Soviet Communes

A Socialist History Meeting held on Saturday 18th May 2019

A talk  by Dr Andy Willimott, author, Living the Revolution: Urban Communes and Soviet Socialism, 1917 – 1932

A Report of the Meeting from Duncan Bowie:

Andy gave a talk on his book: Living the Revolution: urban communes and soviet socialism 1917-1932. His interest was in history as the lived experience of ordinary people, rather than as something imposed on the populace by elites. The study was of groups of revolutionaries, mainly Bolshevik students who established communes in the early years of the revolution. These were visionary experiments in collective living, sharing space and property either in dormitories or flats. Andy stressed that Bolshevism was urban based – ‘more hammer than sickle’. He referred to the revolutionary cultural component of the communes, within the context of Alexandra Kollontai’s critique of traditional family life and journalism advocating collectivist life styles and Mayakovsky’s rejection of Tolstoy and Dostoyevsky in his 1912 manifesto- a Slap in the Face of Public Taste and Chernyshevsky’s 1863 novel What Is to be Done ?, an inspiration for Lenin, whose main characters established a commune. The communes were emancipatory and participatory. He pointed to the work of Steve Smith and workers ejection of individual managers in factories.

The communes introduced collective cooking and eating, with meals the centre of communal socialisation and revolutionary discussion. Budgets and property were shared – even underwear was communal. Internal walls were torn down and replaced by open plan living. Communes had a red corner, with revolutionary literature and symbols. Communal living rejected convention – for example revolutionaries tended to throw coats on the floor – a ‘revolt against coat-hooks’. Leisure time was communalised with group visits to the theatre and concerts. There were different views on language-for example Trotsky saw swearing as a symbol of exploitation, while Stalin viewed expletives as evidence of working class self-assertion. Andy noted the interest of communards in the scientific management of time and production – there was enthusiasm for the concept of ‘Taylorism’ imported from the US. There was a commitment to hard work – laziness was seen as a feature of the previous aristocratic era. The notion of the egotistical ‘I’ was replaced by the collective WE. Communards kept diaries, which were then discussed collectively to develop ways of improving the commune’s efficiency. Communes established sub-committees, for example in relation to hygiene, cleaning, clothing, budget and political activity – a commune of 10 people could have 5 committees! Communes monitored their own performance in relation to national statistics on factors such as bathing and teeth cleaning. Communards also did not support exclusive relationships – mixed communes supported sexual equality and used contraception. If by accident children appeared, they were adopted by the commune. Men were required to do the ironing, though they were generally not competent. Communards also disregarded ornamentation within the communal home -for example rejecting net curtains which were seen as supporting bourgeois individualistic notions of privacy.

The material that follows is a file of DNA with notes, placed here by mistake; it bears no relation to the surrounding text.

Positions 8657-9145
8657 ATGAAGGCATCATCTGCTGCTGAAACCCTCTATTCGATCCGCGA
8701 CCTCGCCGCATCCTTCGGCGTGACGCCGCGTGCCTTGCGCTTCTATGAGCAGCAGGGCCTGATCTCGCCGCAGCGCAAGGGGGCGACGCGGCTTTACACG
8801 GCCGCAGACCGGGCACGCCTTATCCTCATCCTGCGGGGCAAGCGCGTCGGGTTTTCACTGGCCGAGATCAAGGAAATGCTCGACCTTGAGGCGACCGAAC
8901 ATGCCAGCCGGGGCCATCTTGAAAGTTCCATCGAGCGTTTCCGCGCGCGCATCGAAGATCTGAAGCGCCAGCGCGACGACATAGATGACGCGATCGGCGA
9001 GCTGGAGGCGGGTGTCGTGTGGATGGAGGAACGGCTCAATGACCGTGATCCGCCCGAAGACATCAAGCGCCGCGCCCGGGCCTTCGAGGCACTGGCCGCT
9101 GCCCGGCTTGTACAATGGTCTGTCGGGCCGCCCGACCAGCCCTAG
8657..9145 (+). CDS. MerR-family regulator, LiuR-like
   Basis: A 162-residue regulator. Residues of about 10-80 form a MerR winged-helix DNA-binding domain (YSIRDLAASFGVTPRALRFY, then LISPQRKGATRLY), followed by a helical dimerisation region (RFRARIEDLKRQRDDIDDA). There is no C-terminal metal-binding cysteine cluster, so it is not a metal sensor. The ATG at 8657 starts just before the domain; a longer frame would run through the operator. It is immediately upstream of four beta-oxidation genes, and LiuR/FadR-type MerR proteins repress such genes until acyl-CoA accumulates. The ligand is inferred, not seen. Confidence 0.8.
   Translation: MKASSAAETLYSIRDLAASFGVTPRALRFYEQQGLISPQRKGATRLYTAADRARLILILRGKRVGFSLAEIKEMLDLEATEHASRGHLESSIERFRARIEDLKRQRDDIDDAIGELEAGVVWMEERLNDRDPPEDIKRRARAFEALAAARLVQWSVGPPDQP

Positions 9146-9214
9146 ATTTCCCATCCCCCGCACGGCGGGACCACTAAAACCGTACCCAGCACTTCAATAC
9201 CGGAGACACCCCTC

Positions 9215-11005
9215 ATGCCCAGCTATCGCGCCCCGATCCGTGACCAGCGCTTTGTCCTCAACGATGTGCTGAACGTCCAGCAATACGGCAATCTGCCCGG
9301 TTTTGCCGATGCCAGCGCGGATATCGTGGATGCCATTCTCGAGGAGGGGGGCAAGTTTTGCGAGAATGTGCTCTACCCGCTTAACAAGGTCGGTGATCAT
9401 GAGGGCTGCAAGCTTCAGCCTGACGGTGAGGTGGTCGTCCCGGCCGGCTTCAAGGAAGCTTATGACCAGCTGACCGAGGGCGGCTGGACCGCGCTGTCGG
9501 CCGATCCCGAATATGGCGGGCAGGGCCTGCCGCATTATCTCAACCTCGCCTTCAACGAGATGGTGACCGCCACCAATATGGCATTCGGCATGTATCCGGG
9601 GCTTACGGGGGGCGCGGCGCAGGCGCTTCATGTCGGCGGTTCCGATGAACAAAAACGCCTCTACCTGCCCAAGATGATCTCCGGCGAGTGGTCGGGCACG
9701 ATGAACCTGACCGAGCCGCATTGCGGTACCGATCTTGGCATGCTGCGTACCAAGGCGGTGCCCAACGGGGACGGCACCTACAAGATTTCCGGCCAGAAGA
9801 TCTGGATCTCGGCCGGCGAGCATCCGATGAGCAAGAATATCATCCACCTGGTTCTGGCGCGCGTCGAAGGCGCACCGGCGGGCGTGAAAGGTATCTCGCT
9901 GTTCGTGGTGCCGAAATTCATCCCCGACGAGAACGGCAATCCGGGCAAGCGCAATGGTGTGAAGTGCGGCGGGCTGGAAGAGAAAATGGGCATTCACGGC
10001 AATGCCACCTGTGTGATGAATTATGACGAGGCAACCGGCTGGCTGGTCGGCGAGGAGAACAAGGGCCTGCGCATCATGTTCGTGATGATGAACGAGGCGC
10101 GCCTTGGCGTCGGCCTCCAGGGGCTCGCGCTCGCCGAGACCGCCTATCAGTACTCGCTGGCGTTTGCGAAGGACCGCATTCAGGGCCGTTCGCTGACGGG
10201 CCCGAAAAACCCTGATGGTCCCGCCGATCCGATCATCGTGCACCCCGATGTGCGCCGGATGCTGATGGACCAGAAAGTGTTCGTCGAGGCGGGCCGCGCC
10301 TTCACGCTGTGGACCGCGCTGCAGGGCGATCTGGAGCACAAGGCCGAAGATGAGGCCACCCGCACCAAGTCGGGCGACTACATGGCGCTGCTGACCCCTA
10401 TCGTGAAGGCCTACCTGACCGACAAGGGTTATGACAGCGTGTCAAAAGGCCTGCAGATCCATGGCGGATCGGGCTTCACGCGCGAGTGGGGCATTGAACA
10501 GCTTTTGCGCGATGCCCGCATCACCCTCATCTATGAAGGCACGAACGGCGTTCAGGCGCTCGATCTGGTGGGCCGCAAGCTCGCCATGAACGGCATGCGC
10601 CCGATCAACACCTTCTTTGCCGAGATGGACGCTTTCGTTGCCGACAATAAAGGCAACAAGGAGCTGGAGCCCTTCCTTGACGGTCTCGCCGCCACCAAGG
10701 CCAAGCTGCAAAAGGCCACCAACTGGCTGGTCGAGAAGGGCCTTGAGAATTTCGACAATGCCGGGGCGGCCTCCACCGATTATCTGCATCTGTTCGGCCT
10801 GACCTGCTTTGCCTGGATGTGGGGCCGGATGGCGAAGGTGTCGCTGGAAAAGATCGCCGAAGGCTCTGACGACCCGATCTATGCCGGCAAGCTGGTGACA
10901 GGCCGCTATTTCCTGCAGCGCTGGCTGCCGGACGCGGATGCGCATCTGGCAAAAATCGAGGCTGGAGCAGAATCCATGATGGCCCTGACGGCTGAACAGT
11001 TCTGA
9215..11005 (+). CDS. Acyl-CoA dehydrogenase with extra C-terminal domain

In response to questions, Andy gave the main sources for his research – a few biographies of and memoirs by participants; the Komsomol (Communist youth league) archive, revolutionary journals including student newspapers, records of university museums. There were questions in relation to the links between Bolshevik communes and earlier examples of communal living (including religious and utopian groups) and the impact on the kibbutz movement. Andy stressed that the communes were based on scientific socialism not romantic utopianism. There was a discussion on dissidence within communes, the role of confession, public critiques and the process of expulsion. Andy also discussed the decline of the urban communes as with the first 5-year plan, communards were dispersed across the country in work brigades and some communards became more involved within the disciplined Komsomol organisation. He pointed to the continuation of communal living in tent cities in pioneer settlements such as Magnitogorsk. He also noted that communards were critical of the New Economic Policy (NEP), seeing the introduction of apprenticeships as representing a return to capitalism. There was also a discussion of the attitude of communards to children, given the Soviet state’s need for a new generation of revolutionary workers.

Andy was thanked for a fascinating talk, which brought a sense of everyday life to a discussion of revolutionary politics.